The ATA and our Cheap Energy Target campaign today appeared in The Australian as part of Economics correspondent Adam Creighton's article on electricity policy "Solving power problems is a piece of yellowcake" (April 16, 2018)
Creighton argues for the importance of legalising nuclear power in Australia and including it in our long-term energy mix to ensure sustainable energy for generations to come - echoing the policy stance of the ATA and our cheap energy target campaign.
The Australian Taxpayers Alliance lists lifting the ban on “clean and cheap” nuclear energy as the first of its six recommendations to make electricity less expensive.
“Initial set-up costs can be high, but once a nuclear power station is online running costs are low, and the initial set-up costs can be spread over a power plant’s lifespan — nuclear power plants can produce energy for 50 to 70 years,” it says. “The closure of coal-fired power stations has …. Increased reliance on natural gas — an expensive fossil fuel, with much of its domestic reserves out of reach due to anti-fracking regulations,” it adds.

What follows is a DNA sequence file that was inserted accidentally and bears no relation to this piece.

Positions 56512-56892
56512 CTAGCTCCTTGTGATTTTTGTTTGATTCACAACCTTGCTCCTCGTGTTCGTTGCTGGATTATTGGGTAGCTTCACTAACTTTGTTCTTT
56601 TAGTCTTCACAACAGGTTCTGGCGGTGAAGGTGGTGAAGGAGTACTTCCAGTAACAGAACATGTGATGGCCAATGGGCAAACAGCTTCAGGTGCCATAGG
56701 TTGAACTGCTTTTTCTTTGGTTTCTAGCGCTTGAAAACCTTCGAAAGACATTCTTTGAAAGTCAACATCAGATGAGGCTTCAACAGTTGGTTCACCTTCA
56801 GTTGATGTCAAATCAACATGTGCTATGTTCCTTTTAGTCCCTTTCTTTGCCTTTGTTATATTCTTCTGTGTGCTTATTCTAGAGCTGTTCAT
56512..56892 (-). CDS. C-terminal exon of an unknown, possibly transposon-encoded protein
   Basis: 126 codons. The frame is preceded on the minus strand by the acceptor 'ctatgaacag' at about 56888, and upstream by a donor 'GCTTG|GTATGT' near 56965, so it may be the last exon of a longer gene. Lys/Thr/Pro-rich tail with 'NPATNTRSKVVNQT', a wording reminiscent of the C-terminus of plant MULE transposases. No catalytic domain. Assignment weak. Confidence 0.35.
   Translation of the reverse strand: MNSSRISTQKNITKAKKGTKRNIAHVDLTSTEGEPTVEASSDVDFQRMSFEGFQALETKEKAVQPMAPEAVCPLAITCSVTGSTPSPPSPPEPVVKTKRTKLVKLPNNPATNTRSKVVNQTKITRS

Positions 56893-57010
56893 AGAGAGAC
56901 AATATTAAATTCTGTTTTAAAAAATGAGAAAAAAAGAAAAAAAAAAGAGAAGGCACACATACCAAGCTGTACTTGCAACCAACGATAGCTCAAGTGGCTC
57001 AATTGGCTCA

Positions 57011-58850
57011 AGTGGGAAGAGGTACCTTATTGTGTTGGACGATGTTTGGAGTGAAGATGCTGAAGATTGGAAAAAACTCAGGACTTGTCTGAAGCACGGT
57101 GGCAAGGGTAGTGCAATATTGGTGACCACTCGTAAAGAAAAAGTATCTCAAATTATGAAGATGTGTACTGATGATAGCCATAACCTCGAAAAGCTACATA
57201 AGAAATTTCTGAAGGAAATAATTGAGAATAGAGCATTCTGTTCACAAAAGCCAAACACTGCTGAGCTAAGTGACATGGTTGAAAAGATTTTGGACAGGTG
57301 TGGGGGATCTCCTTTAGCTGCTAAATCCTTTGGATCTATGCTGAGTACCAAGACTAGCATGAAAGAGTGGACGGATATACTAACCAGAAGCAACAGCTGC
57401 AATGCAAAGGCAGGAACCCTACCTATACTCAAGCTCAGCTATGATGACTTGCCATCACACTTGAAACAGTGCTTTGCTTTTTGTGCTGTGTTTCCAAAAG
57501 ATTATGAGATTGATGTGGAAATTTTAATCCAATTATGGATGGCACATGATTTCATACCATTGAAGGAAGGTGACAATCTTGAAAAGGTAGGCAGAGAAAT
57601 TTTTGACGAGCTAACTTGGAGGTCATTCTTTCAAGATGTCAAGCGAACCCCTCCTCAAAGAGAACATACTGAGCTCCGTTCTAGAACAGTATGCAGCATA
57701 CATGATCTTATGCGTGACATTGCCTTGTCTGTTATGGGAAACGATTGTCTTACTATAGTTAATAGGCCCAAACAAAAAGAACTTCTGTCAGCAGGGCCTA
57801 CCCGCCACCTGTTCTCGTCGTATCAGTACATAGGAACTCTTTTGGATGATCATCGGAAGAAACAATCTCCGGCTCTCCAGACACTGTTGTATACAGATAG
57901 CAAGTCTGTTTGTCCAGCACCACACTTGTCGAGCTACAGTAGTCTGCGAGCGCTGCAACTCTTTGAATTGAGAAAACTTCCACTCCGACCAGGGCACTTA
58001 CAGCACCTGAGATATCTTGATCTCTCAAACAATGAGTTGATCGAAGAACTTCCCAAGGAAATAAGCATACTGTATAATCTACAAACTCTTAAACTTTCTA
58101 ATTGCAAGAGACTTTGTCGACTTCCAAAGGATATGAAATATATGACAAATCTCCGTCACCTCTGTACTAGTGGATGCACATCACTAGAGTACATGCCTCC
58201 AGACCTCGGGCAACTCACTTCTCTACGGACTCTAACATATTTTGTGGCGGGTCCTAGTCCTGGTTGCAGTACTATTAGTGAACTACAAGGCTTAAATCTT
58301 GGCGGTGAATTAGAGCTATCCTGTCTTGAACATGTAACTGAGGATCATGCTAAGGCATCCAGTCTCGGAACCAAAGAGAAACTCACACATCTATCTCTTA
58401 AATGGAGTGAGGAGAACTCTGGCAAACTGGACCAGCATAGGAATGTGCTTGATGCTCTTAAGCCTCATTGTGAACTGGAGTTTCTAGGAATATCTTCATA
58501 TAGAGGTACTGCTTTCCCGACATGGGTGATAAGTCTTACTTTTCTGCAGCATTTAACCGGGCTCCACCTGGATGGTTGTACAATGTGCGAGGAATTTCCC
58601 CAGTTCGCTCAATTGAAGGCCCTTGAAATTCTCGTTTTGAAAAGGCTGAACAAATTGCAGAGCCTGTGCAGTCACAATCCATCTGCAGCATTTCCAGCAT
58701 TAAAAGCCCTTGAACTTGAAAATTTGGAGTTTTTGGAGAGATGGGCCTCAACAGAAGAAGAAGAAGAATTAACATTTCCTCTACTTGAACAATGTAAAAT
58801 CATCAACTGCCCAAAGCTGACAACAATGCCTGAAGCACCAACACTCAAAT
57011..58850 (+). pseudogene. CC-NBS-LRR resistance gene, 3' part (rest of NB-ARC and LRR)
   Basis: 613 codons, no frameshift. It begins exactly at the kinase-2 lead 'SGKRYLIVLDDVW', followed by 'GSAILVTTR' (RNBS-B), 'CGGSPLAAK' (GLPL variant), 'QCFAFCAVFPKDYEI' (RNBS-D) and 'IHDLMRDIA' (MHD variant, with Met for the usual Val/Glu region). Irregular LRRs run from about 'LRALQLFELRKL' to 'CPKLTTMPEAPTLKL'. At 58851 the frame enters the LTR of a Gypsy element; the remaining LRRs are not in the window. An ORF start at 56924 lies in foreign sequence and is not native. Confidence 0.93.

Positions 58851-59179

Australia stands alone amongst the world's top 25 economies in keeping nuclear power out of reach for our citizens through a decades-old moratorium, despite forcing Aussie families to endure one of the highest electricity prices in the world.
Legalising cheap and clean nuclear energy is one of six policy proposals under our 6-point solution for ensuring cheaper power bills for Aussie families and businesses. Lower electricity prices reduce the cost of living, drive jobs, economic growth and innovation while supercharging our productivity and international competitiveness and attracting employers and businesses to our shores.
Help make our vision a reality by supporting our campaign for a Cheap Energy Target. You can view our full six-point solution here.
Click here for ATA Director of Policy, Satyajeet Marar's op ed in The Herald Sun on the impact of Australia's electricity prices and why poor government policy has driven their rise.
Click here for Satyajeet Marar's review of the film Black Panther. (it's more relevant to Australia's energy crisis than you think!)